History is about exploring the past and the events and developments that have shaped the world of today.
All students study History in Years 7, 8 and 9. Students can choose to study History at IGCSE and IA level. We are proud of our academic success in history and our current teacher has worked in the school since 1998. In that time 95% of GCSE students have achieved A*- C grades with well over 50% achieving A* or A. 80% of A level students have achieved grades A* - B. Several students have gone on to study History at universities in the UK including Oxford.
The Key Stage 3 course is designed to enable students to develop their historical knowledge and understanding in a chronological framework. It is also designed to encourage them to appreciate that there are different interpretations of historical events and that they can draw their own conclusions through the use of historical sources. In Year 7, the students follow a course which explores the development of the Roman Empire and its impact and the Medieval World. In Year 8, the students study the changes of the 16th and 17th centuries in Britain and Europe and the French Revolution and its impact. In Year 9, the course covers the impact of the industrial revolution and the 20th century and its two world wars.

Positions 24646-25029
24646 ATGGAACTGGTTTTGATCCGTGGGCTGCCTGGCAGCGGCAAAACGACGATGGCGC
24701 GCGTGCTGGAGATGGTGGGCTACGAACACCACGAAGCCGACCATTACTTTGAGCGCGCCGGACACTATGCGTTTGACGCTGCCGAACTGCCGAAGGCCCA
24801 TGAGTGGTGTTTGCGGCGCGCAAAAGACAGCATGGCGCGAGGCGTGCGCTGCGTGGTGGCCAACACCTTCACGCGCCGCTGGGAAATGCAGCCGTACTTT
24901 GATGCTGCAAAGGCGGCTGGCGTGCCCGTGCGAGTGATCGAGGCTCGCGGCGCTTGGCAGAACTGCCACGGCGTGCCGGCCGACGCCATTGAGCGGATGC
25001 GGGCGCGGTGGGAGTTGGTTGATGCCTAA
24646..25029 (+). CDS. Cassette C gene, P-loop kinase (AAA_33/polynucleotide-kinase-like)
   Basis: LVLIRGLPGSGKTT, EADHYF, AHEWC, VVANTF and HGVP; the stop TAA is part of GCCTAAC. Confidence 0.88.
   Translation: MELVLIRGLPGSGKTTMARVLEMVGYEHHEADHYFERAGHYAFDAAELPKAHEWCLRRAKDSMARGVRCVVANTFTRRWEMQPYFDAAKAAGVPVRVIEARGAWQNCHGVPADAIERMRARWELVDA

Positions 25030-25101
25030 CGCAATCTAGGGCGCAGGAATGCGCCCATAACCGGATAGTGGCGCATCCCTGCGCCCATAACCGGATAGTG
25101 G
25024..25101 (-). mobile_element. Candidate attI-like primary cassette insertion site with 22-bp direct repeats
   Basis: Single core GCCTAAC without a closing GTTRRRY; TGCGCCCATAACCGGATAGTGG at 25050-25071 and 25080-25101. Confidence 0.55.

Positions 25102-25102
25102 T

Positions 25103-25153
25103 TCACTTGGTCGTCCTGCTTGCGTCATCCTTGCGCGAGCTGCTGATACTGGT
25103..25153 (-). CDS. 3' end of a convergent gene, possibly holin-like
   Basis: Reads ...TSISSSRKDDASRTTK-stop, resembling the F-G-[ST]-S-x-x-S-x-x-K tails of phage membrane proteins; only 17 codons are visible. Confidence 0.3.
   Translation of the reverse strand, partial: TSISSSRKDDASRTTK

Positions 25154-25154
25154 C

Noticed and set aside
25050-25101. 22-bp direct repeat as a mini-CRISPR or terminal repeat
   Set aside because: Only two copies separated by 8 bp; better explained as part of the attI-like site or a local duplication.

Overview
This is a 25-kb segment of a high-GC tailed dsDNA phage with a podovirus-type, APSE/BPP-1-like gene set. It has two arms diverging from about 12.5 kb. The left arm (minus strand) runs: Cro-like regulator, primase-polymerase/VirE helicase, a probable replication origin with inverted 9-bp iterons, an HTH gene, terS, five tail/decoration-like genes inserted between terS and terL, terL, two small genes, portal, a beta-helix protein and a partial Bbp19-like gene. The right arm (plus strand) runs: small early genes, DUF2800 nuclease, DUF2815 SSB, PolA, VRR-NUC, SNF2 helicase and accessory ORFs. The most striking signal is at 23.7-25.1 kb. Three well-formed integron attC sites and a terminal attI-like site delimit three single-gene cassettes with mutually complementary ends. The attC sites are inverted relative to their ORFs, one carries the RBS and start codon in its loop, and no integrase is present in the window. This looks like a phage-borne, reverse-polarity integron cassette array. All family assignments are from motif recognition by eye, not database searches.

IGCSE students follow the Edexcel syllabus which involves the study of four units: a depth study on Germany between 1918 and 1945, and one on the USA between 1945 and 1974; a historical investigation on the conflict in Vietnam between 1945 and 1975; and a breadth study on the League of Nations and the United Nations. A level students study four units. In Year 12 they study Russia between 1881 and 1917, and South Africa between 1948 and 2014. In Year 13 they study the USA from Independence to the Civil War, and Superpower Relations between 1943 and 1990.
Why choose History at IGCSE and/or IA level?
History is a highly respected academic discipline and its study develops the kind of analytical skills which will play an important part for students in the demands of life outside and beyond school. The ability to reach objective judgments based on careful reading and an understanding of a variety of sources, together with the ability to write clear, literate, analytical prose that represents a balanced assessment of the evidence, but which does not fight shy of drawing conclusions are skills valued in many fields of employment.
International A level History is particularly recommended for students intending to study Law at university or for those interested in a career in journalism. History graduates are very employable, and History is in the
Daily Telegraph’s list of top ten degrees for employability.